The living plague was contained within a stone sarcophagus, lined with an alloy of silver and lead. A tomb for the creature and for the crimson worm in it, trapped for all eternity.
This is big, folks. In fact, it’s huge. First, they now have an alternate way to neutralize the Master, in the event they can’t figure out a way to kill him outright. Just follow these instructions, and he will be rendered powerless because of the silver, and he won’t be able to communicate with his minions because of the lead. This is good. However, the scary part is the fact that this Ancient is likely still alive, and so, anyone could theoretically resurrect him if they knew where to look.
Well …. cut to Palmer at the Stoneheart Group. As I mentioned in my Preview, we are introduced to a new character tonight by the name of Sanjay Desai (Cas Anvar, “The Expanse”). He’s a new associate of Eichhorst and Palmer, and can you guess what his role in the Master’s plot is? He’s in charge of a vessel that left Egypt 21 days ago, and it’s Palmer’s job to insure the ship ports in New York City. Did chills just run down everyone’s spine like they did with me? Could it be that they are trying to resurrect the Ancient mentioned in the Lumen, and if so, why? To join the Master in taking over the world? Either way, I sense some crazy shit brewing on the horizon.
MICROWAVES AND STRIGOI BRAIN WAVES
As I had said in my review of last week’s episode, to my surprise I enjoyed watching Eph (Corey Stoll) and Dutch (Ruta Gedmintas) paired up and working together. They understand each other, and they don’t judge. It just works. Well, as it turns out, their skill sets also compliment each other, which comes in pretty handy in tonight’s episode.
As most of us saw in the Promo, Eph has been studying the biology of the strigoi and thinks he has located its central nervous system. It’s a big ball of blood worms in the middle of the strigoi brain, and yes, it’s disgusting as hell.
Annnnd I’ll never eat noodles again — Dutch
Guess what, Dutch? Me neither. Nothing too exciting yet and Eph had actually just began working on this angle, but then, Dutch decides to heat her morning coffee in the microwave. To Eph’s amazement, the worm ball begins to vibrate as if it’s responding to the microwaves. Okay, that was unexpected. What if that’s the key to how the strigoi communicate? What if their signal uses microwaves? If that’s the case, then it seems plausible that if they could flood the frequency with “white noise,” they could block their communication. Get them back to how they were a week ago, feral and much easier to control and contain.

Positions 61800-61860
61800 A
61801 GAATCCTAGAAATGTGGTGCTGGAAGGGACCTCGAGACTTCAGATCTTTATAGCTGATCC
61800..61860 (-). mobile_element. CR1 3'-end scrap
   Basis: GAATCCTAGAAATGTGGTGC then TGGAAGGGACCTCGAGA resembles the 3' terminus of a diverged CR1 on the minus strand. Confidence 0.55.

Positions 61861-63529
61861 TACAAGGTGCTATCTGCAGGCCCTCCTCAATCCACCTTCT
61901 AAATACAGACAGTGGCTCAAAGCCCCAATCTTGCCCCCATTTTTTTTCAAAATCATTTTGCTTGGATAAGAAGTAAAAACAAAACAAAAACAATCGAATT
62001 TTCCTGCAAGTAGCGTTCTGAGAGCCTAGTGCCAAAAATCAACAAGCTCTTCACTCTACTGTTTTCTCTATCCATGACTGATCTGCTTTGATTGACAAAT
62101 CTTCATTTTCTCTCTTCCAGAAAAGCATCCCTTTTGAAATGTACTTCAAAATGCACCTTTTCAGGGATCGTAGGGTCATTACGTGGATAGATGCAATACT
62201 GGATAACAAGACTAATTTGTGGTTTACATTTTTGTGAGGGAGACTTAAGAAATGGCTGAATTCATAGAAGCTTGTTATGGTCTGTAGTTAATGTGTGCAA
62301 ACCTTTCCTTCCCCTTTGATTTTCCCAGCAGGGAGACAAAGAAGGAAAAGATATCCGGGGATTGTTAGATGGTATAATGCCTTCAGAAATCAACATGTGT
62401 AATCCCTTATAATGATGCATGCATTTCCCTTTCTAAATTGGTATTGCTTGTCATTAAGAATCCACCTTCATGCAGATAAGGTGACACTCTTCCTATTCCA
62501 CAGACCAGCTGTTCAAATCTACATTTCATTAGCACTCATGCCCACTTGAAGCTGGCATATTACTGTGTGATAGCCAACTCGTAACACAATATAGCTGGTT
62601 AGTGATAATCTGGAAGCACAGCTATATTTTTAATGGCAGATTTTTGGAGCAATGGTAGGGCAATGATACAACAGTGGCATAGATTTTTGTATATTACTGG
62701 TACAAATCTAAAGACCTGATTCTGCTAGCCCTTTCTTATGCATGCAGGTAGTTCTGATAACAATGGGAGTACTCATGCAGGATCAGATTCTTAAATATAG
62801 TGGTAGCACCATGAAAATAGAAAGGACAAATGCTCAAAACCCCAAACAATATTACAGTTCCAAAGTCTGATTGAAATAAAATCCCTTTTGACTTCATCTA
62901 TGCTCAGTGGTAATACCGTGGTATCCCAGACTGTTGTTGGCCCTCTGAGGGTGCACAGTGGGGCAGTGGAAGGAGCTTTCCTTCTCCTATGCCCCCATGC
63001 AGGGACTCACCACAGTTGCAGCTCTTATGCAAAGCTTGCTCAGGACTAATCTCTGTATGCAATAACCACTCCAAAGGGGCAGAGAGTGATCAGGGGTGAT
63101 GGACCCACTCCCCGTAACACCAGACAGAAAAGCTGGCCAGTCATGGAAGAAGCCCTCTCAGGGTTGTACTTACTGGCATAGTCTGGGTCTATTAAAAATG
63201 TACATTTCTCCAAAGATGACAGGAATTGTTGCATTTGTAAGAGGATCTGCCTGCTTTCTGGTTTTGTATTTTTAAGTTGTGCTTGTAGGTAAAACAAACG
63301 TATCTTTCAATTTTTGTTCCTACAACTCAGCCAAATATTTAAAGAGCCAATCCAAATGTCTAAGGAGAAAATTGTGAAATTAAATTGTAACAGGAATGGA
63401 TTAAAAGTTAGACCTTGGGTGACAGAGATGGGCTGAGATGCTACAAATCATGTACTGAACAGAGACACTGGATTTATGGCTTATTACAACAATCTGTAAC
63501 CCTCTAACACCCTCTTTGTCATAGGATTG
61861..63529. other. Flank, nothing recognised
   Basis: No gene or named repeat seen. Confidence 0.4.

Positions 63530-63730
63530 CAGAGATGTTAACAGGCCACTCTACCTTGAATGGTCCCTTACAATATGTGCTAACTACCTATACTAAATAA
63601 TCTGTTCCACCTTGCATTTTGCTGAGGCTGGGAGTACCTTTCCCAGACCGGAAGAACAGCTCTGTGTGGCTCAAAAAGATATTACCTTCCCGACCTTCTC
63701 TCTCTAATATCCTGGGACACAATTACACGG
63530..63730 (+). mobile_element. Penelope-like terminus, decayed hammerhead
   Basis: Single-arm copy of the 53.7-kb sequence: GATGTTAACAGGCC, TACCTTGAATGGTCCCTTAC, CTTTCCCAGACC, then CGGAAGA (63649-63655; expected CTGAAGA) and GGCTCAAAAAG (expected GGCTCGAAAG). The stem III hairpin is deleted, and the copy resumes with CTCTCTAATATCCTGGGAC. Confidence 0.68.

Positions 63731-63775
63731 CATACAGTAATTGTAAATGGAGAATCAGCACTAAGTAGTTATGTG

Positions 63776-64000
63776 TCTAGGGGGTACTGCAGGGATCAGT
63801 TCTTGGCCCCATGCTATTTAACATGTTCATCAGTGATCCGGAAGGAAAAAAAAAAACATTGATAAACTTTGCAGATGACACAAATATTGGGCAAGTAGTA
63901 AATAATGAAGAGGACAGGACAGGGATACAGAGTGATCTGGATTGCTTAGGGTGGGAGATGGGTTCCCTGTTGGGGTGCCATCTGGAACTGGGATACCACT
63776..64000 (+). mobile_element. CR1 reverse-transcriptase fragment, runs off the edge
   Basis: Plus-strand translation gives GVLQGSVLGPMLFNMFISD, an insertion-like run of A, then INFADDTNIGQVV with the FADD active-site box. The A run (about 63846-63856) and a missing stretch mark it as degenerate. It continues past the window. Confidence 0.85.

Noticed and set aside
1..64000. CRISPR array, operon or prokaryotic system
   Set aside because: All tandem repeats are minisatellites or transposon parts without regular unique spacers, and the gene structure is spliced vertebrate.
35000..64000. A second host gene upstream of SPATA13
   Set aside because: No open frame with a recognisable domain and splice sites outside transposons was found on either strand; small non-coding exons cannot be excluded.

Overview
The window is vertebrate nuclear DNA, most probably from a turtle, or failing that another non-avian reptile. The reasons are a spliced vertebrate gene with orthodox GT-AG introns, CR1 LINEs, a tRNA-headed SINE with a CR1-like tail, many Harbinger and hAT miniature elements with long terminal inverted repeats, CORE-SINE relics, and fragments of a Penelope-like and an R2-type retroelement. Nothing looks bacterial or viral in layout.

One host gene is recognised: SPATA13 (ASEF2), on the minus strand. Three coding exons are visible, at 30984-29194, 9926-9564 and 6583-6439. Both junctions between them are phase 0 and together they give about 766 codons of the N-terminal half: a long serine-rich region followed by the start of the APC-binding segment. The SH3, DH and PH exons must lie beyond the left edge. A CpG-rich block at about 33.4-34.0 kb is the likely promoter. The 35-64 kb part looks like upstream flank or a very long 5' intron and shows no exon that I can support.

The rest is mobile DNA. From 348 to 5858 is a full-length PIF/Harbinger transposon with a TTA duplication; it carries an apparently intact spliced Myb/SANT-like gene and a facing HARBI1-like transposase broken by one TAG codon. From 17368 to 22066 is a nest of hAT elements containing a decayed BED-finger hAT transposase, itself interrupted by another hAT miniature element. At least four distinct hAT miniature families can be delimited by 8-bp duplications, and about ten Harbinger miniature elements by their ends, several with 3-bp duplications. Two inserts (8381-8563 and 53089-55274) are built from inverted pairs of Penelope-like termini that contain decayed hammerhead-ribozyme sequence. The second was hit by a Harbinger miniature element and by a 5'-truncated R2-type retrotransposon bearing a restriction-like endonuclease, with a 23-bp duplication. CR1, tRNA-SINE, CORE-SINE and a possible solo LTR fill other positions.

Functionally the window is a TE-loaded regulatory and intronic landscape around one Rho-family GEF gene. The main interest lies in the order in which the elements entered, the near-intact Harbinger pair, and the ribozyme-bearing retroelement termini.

It definitely looks promising, but the real test is to try it on a strigoi that isn’t strapped down and cut open. That’s what they do, and at first, it seems like a success. The test strigoi is locked in a cage, and a pan of blood is placed outside. With the communication network fully accessible, the strigoi attempts to pick the lock to get out. But, once they flood the frequency with noise, the strigoi becomes like a wild animal and backs away from the lock. So, it does works… well, at least for a while. However, just like the bio-weapon, they find a way to adapt or get around the white noise, and so, the strigoi finally manages to pick the lock and break out of the cell. And, then, he’s greeted by Eph with a bullet to the brain.
Okay, so there’s some glitches they need to iron out, but I definitely think it’s a good start.
CENTRAL PARK, CENTRAL NEST
Besides being irritated at Eph for not making any progress on a new, more effective bioweapon, Feraldo (Samantha Mathis) is also pretty pissed that her so-called “Safe Zones” aren’t so safe after all because they are now being overrun by strigoi. Frank (Paulino Nunes) calls it bullshit because they had cleared these areas, but hey, they are seeing strigoi there with their own eyes, and so, Justine, in turn, calls his response bullshit. Too bad Feraldo had that reporter arrested last week because I’m sure she would have had a field day with this.
So, to help her solve this problem, Justine turns to the one person whom she knows will get the job done — Vasily Fet (Kevin Durand). His job is to figure out how the strigoi are getting in, and to do that, he decides to go in reverse — learn how they are **getting back out**. His technique is pretty simple — attach tracking devices to a handful of random strigoi, and then, just watch from your iPad where they go when the sun comes up.